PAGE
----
The central finding of another study [5], was the excess of cholesterol within the hair follicle niche can trigger an innate immune response that leads to the induction of Toll-like receptor and Interferon gamma gene expression.  This leads to the activation and recruitment of T cells and macrophages that surround the hair follicles and initiates an inflammatory response resulting in the hairless lesions seen in alopecia areata.

Hair loss associated with abnormal cholesterol metabolism is also seen in women with low, normal or high levels of cholesterol. It appears the ratio of high density lipoproteins compared to low density lipoproteins is the factor that affects hair growth.

Cholesterol and hair loss


Cholesterol is insoluble in water and needs to be transported by lipoproteins in the blood. There are two main types of cholesterol protein carrier: high density lipoprotein (HDL) and low-density lipoprotein (LDL).  HDL is known as “good cholesterol because this lipoprotein transports cholesterol to your liver to be expelled from the body.  LDL is known as “bad cholesterol” because it transports cholesterol throughout the body. These definitions are somewhat arbitrary as good and bad is defined only by direction of transport.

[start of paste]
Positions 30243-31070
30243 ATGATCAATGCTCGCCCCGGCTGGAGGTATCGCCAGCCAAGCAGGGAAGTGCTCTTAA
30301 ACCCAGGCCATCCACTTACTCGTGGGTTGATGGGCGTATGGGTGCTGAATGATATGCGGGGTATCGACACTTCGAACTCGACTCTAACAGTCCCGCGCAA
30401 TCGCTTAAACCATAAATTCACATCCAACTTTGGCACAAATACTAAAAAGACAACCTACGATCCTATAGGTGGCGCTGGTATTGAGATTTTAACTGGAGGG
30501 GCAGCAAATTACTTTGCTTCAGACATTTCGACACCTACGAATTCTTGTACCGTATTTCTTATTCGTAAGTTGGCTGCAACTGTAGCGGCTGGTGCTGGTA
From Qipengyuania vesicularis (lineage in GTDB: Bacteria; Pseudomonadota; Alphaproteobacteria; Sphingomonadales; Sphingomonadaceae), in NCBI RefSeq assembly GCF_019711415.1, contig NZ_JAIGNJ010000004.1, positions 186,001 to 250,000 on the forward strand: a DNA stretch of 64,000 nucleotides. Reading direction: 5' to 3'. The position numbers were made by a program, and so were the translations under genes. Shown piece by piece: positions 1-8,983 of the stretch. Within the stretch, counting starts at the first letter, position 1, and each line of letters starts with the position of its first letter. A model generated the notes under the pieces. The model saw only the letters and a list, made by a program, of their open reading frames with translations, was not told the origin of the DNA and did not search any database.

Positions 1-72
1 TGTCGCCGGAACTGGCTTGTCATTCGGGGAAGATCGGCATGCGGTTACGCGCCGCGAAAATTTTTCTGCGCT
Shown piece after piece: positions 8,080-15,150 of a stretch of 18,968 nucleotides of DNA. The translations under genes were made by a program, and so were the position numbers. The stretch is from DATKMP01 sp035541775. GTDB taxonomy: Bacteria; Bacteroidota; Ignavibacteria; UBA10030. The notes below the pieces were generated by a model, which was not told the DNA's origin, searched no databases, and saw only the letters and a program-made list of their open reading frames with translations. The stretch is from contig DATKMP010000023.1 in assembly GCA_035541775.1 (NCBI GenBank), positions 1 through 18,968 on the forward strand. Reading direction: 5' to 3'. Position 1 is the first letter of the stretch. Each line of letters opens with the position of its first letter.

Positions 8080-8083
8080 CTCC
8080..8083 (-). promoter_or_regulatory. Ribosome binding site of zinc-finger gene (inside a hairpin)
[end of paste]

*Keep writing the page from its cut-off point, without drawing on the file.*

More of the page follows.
Arguably, a lower level of HDL could demonstrate functional use of cholesterol by the conversion to other products.  By this standard, high HDL would become “bad” as it shows lack of utilisation by the body and high LDL would be seen as “good” as it shows the starter materials are available and there is a secondary issue inhibiting cholesterol metabolism.  This theory is supported by the fact that high levels of HDL can be seen in patients that have previously had a heart attack.  High levels of HDL are linked to other conditions including thyroid disorders, alcohol consumption and inflammatory disease.

The ratio of HDL to LDL is significantly linked to hair loss, this further suggests the invalidity of the “good vs bad” determination.  Doctors calculate an individual’s cholesterol ratio by dividing their total cholesterol by their HDL. The optimal ratio is between 1 and 3.5, a higher ratio is linked to an increased risk of hair loss.

This ratio determination demonstrates HDL and LDL by itself cannot be taken as a negative or positive value as a 1:1 ratio of HDL and LDL is a more significant predictor of potential hair health than the individual measurements of either.

HDL and LDL levels influence hair loss


Vitamin D is linked to cholesterol because we use the cholesterol in the epidermal cells that make up the skins to make vitamin D from sunlight. The vitamin D is later transformed again in the liver and kidneys, but cholesterol is required for the first step.